The Golomb space $\mathbb G$ is the set of positive integers endowed with the topology generated by the base consisting of the arithmetic progressions $a+b\mathbb N_0$ with relatively prime $a,b$ and $\mathbb N_0=\{0\}\cup\mathbb N$. It is known that the space $\mathbb G$ is connected and Hausdorff.

It is also easy to check that the multiplication map $\cdot:\mathbb G\times \mathbb G\to\mathbb G$, $\cdot:(x,y)\mapsto xy$, is continuous, so $\mathbb G$ is a commutative topological semigroup.

Problem. Is the Golomb space $\mathbb G$ topologically homogeneous? Or maybe rigid?

We recall that a topological space $X$ is rigid if its homeomorphism group is trivial.

This problem was motivated by this question, which discusses the relation of the Golomb space to another countable connected Hausdorff space, called the rational projective space $\mathbb QP^\infty$. This space is easily seen to be topologically homogeneous.

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    $\begingroup$ Do you know if it has a single non-trivial self-homeomorphism? $\endgroup$ – YCor Nov 8 '17 at 17:33
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    $\begingroup$ @YCor No I do not know such a homeomorphism. What is very pityis that I have thought on the problem of homogeneity of the Golomb space about 10 years ago and remember that I proved that 1 is a fixed point of any homeomorphism of $\mathbb G$, which implies that $\mathbb G$ is not topologically homogeneous. But now I cannot find any notes with that proof and also do not remember the idea of the proof :( $\endgroup$ – Taras Banakh Nov 8 '17 at 19:53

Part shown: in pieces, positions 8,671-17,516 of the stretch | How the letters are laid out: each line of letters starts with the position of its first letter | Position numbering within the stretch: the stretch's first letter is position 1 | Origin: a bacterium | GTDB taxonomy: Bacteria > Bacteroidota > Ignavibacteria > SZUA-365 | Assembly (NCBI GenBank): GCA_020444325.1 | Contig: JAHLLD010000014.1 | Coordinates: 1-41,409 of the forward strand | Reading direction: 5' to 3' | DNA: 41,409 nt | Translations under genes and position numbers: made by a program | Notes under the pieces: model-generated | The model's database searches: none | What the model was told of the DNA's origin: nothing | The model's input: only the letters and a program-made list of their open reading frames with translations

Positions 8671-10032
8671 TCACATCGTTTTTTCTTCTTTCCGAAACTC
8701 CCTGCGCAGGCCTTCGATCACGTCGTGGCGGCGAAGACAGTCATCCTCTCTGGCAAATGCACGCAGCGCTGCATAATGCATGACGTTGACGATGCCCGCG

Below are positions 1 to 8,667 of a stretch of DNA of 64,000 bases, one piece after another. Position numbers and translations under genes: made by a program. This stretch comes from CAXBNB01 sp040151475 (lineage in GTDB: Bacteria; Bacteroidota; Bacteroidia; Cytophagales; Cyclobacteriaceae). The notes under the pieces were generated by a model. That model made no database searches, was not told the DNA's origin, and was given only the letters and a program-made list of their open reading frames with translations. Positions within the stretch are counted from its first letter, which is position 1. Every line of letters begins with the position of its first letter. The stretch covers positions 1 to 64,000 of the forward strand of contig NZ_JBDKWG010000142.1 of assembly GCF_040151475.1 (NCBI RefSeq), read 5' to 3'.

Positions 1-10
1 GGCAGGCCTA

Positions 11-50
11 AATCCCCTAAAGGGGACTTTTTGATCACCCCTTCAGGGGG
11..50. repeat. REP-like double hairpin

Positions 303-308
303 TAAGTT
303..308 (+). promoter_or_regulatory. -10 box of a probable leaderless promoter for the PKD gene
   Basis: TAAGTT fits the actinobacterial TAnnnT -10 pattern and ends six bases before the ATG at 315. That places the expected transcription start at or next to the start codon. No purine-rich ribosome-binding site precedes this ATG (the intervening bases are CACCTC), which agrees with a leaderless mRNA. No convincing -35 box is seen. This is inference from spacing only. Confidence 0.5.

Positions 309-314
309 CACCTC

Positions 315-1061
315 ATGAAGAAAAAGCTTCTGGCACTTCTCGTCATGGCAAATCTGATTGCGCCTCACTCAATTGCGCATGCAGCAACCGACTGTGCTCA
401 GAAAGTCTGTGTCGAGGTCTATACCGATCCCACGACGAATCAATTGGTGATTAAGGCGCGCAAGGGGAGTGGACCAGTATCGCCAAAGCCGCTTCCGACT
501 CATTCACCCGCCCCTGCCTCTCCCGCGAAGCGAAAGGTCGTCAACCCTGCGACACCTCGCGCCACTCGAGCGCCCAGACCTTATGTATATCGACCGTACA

• $\begingroup$ It's a lovely question! Do you think your former argument could possibly have carried from $1$ to $2$, and so on..? $\endgroup$ – Dominic van der Zypen Nov 9 '17 at 13:01
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    $\begingroup$ @DominicvanderZypen No if I remember truly, 1 is a special number and the argument does not work for other numbers. Maybe prime number can go to other prime numbers, but I am not sure. $\endgroup$ – Taras Banakh Nov 9 '17 at 14:00

I have a pleasure to inform that this problem was finally resolved in affirmative by T.Banakh, D.Spirito and S.Turek who proved the following

Theorem. The Golomb space is topologically rigid.

  • $\begingroup$ The initial answer contained a sketch of proof that 1 is fixed by any self-homeomorphism, and contained much more mathematical information than the current one. $\endgroup$ – YCor Nov 17 '17 at 23:55
  • $\begingroup$ @YCor Now I have a proof that each point of the Golomb space is fixed by any homeomorphism, which is much stronger than just fixing 1. I have posted this proof to arXiv and am waiting (48 hours) till it will appear in order to add the link. The proof is 5 pages long and consists of 12 relatively short lemmas. In principle I can write down these 12 lemmas in my answer to make a sketch of the proof here. $\endgroup$ – Taras Banakh Nov 18 '17 at 5:48
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    $\begingroup$ @YCor I wrote down the proof (consisting of 10 lemmas). $\endgroup$ – Taras Banakh Nov 18 '17 at 7:39
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    $\begingroup$ Could you edit to clarify "the announced proof of the rigidity of the Golomb space contained a gap"? which announced proof? you wrote this a while ago but now the main question seems to refer to another announced proof. $\endgroup$ – YCor Jul 1 '19 at 10:13
  • $\begingroup$ @YCor Now I wrote "my proof" instead of "announced proof" $\endgroup$ – Taras Banakh Jul 2 '19 at 11:17

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